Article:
“I think the step up to a mile and a half has helped him. He’s still a bit of a baby, but the ground suited us well. He’s a horse that needs to be on the pace as he does tend to just gallop, but Jamie said the more he got at him the more he found,” said Fellowes’ assistant Mike Marshall.

Tom Marquand reflects on stellar Goodwood week

Tom Marquand reflected on a thoroughly satisfactory Qatar Goodwood Festival that saw him pick up not only the top jockey title but all the riding accolades.

The rider ended the week with four victories to his credit, all of which demonstrated his undeniable range of skill in the saddle.

While Hamish’s win in Friday’s Glorious Stakes was a pretty straightforward affair, Marquand twice exhibited his excellent front-running abilities, first stealing the march on Quickthorn’s rivals in Tuesday’s Group One Goodwood Cup – a trick he repeated on Saturday aboard Sumo Sam in the Lillie Langtry Stakes.

In contrast, Desert Hero had to be delivered with precision timing in Thursday’s Gordon Stakes, prevailing by just a neck to cement his St Leger claims and raise hopes of a Classic winner for owners the King and Queen.

Marquand admitted there was only ever one set of tactics with Quickthorn, but was delighted to be able to show the full range of his powers in the saddle.

He said: “Obviously with Quickthorn it was plan A – and plan A only – and I was always going to do it, and everybody knew I was going to do it.

“It was pretty special and to do that in a Group One, as a jockey I’m always conscious that you don’t want to fall into that lull of if you’re riding 140/150 horses a month, you can very easily just sort of go into an autonomous routine and you go out, you get on, you canter down, you jump out the stalls, and you can end up riding without any flair or passion.

“And I think it’s important to make sure that you ride like you enjoy it, because you do enjoy it.

“Quickthorn showcased that and then being able to go opposite and ride with a bit of playfulness in the opposite regard on Desert Hero the next day, it makes it fun as a jockey.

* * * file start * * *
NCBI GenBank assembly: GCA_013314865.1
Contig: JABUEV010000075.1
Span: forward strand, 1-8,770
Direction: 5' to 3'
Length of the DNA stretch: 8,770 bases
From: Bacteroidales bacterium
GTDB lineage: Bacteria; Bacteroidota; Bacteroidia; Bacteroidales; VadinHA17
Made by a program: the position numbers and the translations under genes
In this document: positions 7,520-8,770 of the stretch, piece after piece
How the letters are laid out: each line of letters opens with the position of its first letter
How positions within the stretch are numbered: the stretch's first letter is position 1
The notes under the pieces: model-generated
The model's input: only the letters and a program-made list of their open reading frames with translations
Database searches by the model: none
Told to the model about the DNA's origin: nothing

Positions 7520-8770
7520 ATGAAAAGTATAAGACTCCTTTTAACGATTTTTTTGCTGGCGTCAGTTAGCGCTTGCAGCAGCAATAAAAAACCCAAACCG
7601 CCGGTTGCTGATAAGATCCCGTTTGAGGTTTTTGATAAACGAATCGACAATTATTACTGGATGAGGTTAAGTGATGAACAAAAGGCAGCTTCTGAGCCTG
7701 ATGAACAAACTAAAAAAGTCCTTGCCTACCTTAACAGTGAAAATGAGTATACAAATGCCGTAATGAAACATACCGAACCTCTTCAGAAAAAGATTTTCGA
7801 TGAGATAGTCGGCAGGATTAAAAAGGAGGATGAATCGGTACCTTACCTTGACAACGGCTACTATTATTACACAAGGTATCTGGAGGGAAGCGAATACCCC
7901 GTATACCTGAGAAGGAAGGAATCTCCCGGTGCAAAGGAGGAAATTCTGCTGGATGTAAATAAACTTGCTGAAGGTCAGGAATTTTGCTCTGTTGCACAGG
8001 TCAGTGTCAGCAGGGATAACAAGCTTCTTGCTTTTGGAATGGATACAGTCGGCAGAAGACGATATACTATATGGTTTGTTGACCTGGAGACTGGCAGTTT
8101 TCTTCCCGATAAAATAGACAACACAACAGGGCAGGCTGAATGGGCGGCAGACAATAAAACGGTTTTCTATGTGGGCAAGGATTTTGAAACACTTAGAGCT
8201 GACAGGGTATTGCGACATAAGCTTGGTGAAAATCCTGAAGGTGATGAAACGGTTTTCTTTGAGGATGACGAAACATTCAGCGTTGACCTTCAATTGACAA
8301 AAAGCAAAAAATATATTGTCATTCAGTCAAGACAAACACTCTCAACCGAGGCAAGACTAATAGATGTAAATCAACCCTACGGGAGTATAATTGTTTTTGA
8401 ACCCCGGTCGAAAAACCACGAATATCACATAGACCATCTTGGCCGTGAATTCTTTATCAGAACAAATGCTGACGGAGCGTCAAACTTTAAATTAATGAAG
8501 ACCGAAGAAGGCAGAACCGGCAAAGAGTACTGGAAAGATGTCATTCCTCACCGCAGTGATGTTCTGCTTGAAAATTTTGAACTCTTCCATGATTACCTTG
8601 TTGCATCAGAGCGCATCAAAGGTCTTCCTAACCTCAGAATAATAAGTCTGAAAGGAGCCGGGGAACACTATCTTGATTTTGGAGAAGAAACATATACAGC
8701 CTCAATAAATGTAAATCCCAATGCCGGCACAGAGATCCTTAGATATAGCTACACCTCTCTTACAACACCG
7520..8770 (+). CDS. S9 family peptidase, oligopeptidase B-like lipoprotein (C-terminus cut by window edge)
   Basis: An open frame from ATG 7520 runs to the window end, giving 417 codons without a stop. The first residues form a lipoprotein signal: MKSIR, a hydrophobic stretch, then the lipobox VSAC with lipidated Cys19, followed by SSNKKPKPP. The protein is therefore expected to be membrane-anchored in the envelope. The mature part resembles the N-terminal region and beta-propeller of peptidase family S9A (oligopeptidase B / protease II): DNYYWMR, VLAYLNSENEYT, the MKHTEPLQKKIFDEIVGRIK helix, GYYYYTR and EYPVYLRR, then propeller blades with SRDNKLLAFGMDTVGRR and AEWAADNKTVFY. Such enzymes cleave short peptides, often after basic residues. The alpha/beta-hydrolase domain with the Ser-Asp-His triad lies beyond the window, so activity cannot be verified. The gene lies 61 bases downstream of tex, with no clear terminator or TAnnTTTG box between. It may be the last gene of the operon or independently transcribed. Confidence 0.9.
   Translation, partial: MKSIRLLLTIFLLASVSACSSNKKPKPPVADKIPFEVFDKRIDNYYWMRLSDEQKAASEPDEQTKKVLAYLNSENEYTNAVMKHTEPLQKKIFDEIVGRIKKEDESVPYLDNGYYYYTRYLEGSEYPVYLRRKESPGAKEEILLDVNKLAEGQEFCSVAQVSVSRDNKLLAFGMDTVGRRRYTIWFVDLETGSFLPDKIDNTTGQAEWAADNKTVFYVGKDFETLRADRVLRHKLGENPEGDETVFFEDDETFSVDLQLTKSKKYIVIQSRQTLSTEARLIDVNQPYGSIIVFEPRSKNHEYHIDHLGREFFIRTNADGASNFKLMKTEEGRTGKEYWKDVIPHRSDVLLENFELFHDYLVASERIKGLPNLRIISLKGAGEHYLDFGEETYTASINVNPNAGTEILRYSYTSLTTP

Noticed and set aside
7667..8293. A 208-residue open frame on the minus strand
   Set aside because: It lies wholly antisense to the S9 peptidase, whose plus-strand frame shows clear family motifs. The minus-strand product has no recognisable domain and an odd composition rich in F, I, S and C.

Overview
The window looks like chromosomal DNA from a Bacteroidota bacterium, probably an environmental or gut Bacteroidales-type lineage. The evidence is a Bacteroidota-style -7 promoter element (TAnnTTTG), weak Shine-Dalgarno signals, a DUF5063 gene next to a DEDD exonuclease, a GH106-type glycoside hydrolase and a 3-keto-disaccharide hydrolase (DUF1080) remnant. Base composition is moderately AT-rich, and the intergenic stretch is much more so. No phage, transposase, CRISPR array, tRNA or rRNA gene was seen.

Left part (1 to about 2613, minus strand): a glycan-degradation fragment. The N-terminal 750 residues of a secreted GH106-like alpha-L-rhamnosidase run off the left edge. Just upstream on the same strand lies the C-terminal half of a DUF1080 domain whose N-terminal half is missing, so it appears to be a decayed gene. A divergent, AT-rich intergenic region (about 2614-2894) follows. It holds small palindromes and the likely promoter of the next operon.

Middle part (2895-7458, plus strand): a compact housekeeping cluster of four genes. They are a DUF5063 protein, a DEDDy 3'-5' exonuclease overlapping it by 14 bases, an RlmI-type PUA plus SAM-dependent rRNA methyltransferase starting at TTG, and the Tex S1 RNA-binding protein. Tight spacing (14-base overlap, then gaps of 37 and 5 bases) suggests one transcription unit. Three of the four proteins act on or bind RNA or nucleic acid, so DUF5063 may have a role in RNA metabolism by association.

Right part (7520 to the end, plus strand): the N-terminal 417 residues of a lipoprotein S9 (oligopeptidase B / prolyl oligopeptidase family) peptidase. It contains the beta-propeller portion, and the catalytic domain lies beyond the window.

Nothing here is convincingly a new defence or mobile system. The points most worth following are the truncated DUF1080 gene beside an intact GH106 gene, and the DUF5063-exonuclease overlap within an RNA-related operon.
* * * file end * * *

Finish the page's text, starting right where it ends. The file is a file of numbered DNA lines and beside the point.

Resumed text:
“I know that ultimately you have one job and that is to win and get it done, but sometimes by making sure you’re enjoying it, it can actually be the way to ride best.”

Marquand spent his formative years with the Hannon team in Wiltshire and admitted the yard’s success over the years at the meeting put an extra shine on taking the leading jockey honours.

He added: “It’s great. It’s been a good week. Coming to big meetings, you walk away with one winner and when you start that’s obviously a big deal. But the further you go through your career, you want to put your name on the placard. It’s great.

“I grew up at Hannon’s as an apprentice and Goodwood was a big, big deal. You only have to look at the table on the wall to see how many times Richard Hannon senior won it, and obviously Richard junior after, so it’s always been something you would have your eyes on from when you are an apprentice, so it’s great, it’s nice.”

Ralph Beckett came out on top in the trainers’ division, sending out three winners including the King and Queen’s Serried Ranks on Friday and Lennox Stakes hero Kinross, who was one of two winners for Frankie Dettori at his final Goodwood Festival.

Beckett said: “I am amazed, what a lovely surprise!

“It has been a very satisfying week, I have really enjoyed it and am delighted with how the horses have been running. There were too many seconds, but that is the nature of it!

“Kinross’ win in the Lennox Stakes is the obvious highlight, but also the double yesterday was pretty special.

“Classical Song’s second on debut in the maiden fillies’ race was a pleasing run, and Balance Play’s win in the handicap yesterday was a long-held plan.”

Sumo Sam springs Lillie Langtry shock

Tom Marquand excelled from the front at Goodwood as Sumo Sam ran her rivals ragged to win the Qatar Lillie Langtry Stakes.

Having stolen a decisive advantage on Quickthorn in the Group One Goodwood Cup earlier in the week, Marquand was again allowed to do his own thing on a stayer.

He bounced straight into an early lead on Paul and Oliver Cole’s filly, and in a race run in very testing conditions, he never looked like being caught at any stage.

Frankie Dettori briefly looked a threat on Free Wind who moved into contention on the bridle, however, as soon as Dettori asked his mount for an effort, she floundered in the heavy ground.